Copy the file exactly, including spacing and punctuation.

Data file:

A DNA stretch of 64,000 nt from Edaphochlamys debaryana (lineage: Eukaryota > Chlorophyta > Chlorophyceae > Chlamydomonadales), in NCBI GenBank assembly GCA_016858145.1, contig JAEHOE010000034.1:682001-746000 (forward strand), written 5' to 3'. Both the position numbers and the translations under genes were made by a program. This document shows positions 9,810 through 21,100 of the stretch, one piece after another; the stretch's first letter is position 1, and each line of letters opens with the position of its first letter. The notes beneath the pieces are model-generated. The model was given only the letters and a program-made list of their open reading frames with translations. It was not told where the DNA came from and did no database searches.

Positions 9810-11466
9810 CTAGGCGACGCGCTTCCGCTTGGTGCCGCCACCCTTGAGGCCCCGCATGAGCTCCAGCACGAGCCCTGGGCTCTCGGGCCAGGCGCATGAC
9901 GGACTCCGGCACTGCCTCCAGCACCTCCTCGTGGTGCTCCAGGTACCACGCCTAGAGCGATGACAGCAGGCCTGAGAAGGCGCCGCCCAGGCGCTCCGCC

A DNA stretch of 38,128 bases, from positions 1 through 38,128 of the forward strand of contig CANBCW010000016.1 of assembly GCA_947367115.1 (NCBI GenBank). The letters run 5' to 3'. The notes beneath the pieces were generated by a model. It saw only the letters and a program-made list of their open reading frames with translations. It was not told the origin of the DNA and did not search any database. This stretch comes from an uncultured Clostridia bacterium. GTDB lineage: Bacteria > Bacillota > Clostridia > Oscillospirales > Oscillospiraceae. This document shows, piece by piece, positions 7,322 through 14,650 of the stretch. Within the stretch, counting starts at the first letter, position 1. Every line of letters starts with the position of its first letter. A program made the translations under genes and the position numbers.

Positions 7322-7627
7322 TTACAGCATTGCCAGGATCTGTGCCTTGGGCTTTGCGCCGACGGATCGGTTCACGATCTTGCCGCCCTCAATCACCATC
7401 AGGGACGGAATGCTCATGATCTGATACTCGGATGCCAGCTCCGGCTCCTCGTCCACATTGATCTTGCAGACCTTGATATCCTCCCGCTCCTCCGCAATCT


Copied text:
A DNA stretch of 64,000 nt from Edaphochlamys debaryana (lineage: Eukaryota > Chlorophyta > Chlorophyceae > Chlamydomonadales), in NCBI GenBank assembly GCA_016858145.1, contig JAEHOE010000034.1:682001-746000 (forward strand), written 5' to 3'. Both the position numbers and the translations under genes were made by a program. This document shows positions 9,810 through 21,100 of the stretch, one piece after another; the stretch's first letter is position 1, and each line of letters opens with the position of its first letter. The notes beneath the pieces are model-generated. The model was given only the letters and a program-made list of their open reading frames with translations. It was not told where the DNA came from and did no database searches.

Positions 9810-11466
9810 CTAGGCGACGCGCTTCCGCTTGGTGCCGCCACCCTTGAGGCCCCGCATGAGCTCCAGCACGAGCCCTGGGCTCTCGGGCCAGGCGCATGAC
9901 GGACTCCGGCACTGCCTCCAGCACCTCCTCGTGGTGCTCCAGGTACCACGCCTAGAGCGATGACAGCAGGCCTGAGAAGGCGCCGCCCAGGCGCTCCGCC

A DNA stretch of 38,128 bases, from positions 1 through 38,128 of the forward strand of contig CANBCW010000016.1 of assembly GCA_947367115.1 (NCBI GenBank). The letters run 5' to 3'. The notes beneath the pieces were generated by a model. It saw only the letters and a program-made list of their open reading frames with translations. It was not told the origin of the DNA and did not search any database. This stretch comes from an uncultured Clostridia bacterium. GTDB lineage: Bacteria > Bacillota > Clostridia > Oscillospirales > Oscillospiraceae. This document shows, piece by piece, positions 7,322 through 14,650 of the stretch. Within the stretch, counting starts at the first letter, position 1. Every line of letters starts with the position of its first letter. A program made the translations under genes and the position numbers.

Positions 7322-7627
7322 TTACAGCATTGCCAGGATCTGTGCCTTGGGCTTTGCGCCGACGGATCGGTTCACGATCTTGCCGCCCTCAATCACCATC
7401 AGGGACGGAATGCTCATGATCTGATACTCGGATGCCAGCTCCGGCTCCTCGTCCACATTGATCTTGCAGACCTTGATATCCTCCCGCTCCTCCGCAATCT